It’s cold, it’s wet, but the birds are still out there! Winter birding in BC may be a bit discouraging given the weather and the dreary skies, but with the proper gear and some tips from us, you’ll be ready to enjoy the surprising amount of bird activity along the BC Bird Trail. Plus, what better way to push yourself to keep active outside than the chance of seeing waterbirds, raptors, and so, so many ducks!

Why Birding In Winter Can Be Great

Birding is diverse, it can be a thrilling and exciting adventure, or it can be a quiet and relaxing experience. It’s great for times when we need to be keeping our distance from others outside our household, and it’s a perfect way to explore new outdoor areas in your local community and keep yourself active.

And for all you avid birders, this time of the year is also pretty great for bird photography! The sun is lower in the sky, meaning you don’t have to deal with the harsh overhead light of a summer midday and you get nicer lighting for longer periods of time. As well, the esteemed “golden hours” for lighting around dusk and dawn are at much more reasonable times than in the summer—A 7:45am sunrise is a lot easier to go shoot than a 5:30am one!

A male Bufflehead running along the water as it takes off.

Admittedly, there are some unavoidable downsides to winter birding that can be deal breakers for some. But rain, wind, snow, and everything else BC winters throw at us can be mitigated with proper gear. Dressing in layers can help you during those windy sessions along the shores, and getting some good windproof gloves can save your hands some future hurting. Making sure to keep yourself dry will also help stave off the cold, so don’t forget your rain jacket! And maybe leave a spare set of clothes in your vehicle or backpack if you can, just in case.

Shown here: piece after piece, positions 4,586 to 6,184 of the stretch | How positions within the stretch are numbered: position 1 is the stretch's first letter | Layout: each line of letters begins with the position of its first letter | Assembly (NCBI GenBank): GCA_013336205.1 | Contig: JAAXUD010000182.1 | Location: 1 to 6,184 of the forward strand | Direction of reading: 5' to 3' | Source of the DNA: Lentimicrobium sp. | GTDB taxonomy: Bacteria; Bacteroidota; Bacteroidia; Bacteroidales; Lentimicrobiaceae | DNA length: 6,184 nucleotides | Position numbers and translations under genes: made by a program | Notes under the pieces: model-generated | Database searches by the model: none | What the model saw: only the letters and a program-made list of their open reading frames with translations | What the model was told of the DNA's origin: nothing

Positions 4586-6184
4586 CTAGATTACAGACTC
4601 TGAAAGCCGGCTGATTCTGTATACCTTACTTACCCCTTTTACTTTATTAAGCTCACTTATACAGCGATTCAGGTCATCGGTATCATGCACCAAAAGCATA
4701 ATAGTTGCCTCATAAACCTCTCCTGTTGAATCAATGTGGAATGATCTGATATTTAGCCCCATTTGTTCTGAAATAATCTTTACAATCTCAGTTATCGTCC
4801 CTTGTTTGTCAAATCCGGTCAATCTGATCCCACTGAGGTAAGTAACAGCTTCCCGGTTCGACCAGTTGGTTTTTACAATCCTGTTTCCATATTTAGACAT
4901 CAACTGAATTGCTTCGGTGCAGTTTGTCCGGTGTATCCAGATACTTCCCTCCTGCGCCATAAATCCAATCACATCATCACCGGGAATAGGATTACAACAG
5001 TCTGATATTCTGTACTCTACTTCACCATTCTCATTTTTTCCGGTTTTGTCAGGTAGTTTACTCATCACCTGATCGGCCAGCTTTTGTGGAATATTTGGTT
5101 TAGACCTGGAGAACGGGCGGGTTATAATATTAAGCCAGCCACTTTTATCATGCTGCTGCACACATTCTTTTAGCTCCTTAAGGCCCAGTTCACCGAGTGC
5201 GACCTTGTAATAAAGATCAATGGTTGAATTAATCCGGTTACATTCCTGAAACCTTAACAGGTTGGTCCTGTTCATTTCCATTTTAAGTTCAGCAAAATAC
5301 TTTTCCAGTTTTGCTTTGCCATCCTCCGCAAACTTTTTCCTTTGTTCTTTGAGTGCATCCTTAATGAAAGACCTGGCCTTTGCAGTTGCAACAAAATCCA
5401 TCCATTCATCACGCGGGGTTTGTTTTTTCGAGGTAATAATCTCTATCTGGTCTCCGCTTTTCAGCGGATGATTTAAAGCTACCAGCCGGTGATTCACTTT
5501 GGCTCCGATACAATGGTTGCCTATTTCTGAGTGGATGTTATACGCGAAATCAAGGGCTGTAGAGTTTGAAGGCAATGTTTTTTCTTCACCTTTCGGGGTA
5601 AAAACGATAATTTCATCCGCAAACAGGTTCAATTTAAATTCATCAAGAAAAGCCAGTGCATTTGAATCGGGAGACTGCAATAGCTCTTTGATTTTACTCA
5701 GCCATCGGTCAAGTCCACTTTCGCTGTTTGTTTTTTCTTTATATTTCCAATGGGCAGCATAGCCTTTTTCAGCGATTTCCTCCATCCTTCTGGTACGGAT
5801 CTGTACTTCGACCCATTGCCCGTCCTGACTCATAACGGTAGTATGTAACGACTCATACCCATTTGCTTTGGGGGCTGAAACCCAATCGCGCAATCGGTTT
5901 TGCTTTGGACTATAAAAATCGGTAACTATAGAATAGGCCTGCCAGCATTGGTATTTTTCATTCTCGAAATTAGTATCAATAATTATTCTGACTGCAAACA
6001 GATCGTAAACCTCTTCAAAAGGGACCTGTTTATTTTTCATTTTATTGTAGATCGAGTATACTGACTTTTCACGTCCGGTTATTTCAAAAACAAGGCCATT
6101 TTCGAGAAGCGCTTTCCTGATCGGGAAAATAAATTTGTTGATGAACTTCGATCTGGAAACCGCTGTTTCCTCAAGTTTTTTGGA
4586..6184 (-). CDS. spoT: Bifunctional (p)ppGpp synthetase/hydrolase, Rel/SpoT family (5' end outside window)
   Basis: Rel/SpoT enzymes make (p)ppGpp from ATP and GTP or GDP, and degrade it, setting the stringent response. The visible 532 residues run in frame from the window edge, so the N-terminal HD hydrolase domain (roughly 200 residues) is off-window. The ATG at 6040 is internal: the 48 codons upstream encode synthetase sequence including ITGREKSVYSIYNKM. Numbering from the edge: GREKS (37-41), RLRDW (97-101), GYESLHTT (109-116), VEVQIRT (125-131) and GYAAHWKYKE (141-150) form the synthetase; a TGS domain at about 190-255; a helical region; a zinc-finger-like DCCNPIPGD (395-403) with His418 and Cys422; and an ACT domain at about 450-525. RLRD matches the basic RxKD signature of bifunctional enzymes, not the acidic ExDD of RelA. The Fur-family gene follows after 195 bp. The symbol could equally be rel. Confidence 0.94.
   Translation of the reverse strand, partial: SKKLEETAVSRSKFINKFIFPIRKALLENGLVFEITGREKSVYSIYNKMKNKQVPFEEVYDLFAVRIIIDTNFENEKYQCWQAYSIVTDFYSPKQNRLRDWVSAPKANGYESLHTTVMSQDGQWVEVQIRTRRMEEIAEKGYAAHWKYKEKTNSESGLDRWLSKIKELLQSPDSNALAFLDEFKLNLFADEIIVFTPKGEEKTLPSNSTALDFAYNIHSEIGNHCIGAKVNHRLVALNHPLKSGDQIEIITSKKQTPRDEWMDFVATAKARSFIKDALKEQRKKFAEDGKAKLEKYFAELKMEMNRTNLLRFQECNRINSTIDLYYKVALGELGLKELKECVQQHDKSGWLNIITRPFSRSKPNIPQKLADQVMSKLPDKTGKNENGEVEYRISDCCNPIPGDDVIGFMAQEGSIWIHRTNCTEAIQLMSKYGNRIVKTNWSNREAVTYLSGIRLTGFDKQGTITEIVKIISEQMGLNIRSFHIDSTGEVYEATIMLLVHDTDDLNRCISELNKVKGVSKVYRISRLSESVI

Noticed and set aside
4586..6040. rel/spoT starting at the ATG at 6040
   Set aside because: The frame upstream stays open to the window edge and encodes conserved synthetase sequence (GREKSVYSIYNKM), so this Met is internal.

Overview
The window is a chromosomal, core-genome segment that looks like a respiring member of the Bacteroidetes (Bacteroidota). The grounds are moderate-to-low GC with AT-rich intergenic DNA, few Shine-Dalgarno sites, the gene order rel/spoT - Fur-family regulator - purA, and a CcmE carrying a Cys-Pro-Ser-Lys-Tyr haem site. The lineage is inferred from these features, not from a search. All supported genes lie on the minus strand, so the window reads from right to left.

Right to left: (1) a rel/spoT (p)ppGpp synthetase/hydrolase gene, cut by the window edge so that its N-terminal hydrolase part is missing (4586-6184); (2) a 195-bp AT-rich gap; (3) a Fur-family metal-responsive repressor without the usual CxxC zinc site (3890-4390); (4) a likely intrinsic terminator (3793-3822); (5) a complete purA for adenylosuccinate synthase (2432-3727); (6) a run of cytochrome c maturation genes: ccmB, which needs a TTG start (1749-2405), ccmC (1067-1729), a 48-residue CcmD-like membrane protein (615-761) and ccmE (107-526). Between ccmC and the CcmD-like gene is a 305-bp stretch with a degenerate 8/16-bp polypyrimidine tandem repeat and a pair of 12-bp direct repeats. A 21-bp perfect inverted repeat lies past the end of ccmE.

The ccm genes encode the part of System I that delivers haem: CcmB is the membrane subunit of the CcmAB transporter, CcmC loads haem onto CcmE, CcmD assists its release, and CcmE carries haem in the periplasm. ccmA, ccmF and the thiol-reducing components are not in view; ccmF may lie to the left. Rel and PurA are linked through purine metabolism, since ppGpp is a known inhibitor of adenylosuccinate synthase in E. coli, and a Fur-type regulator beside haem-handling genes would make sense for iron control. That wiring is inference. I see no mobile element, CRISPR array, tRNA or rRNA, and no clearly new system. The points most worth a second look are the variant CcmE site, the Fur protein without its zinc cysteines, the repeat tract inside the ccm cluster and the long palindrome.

And again, a tip for bird photographers, protect your gear! Colder weather drains batteries quicker, so pack a couple of spares for your camera. Also, you may want to invest in a rain cover for your camera that can protect your gear and let you shoot on rainy and snowy days. Heavy-duty covers are available if you’ll be out shooting in the elements quite a bit, but there are also inexpensive ones that can fold into a pocket in your bag just in case the weather turns while you’re out.

Just Think Of All The Birds You Can See!

It’s all about the birds, of course! Whether it’s out on the water, along the coasts of oceans and lakes, or inland in our forests, plains, and even backyards, there are birds everywhere in the winter.

A Cormorant drying off its wings in the sunlight. Photo by Shayne Kaye.

On the water, oceans and lakes are prime winter spots for birding, as ducks and other water birds are plentiful in the colder months. Cormorants of all kinds are out in higher numbers and Buffleheads are especially common on the water.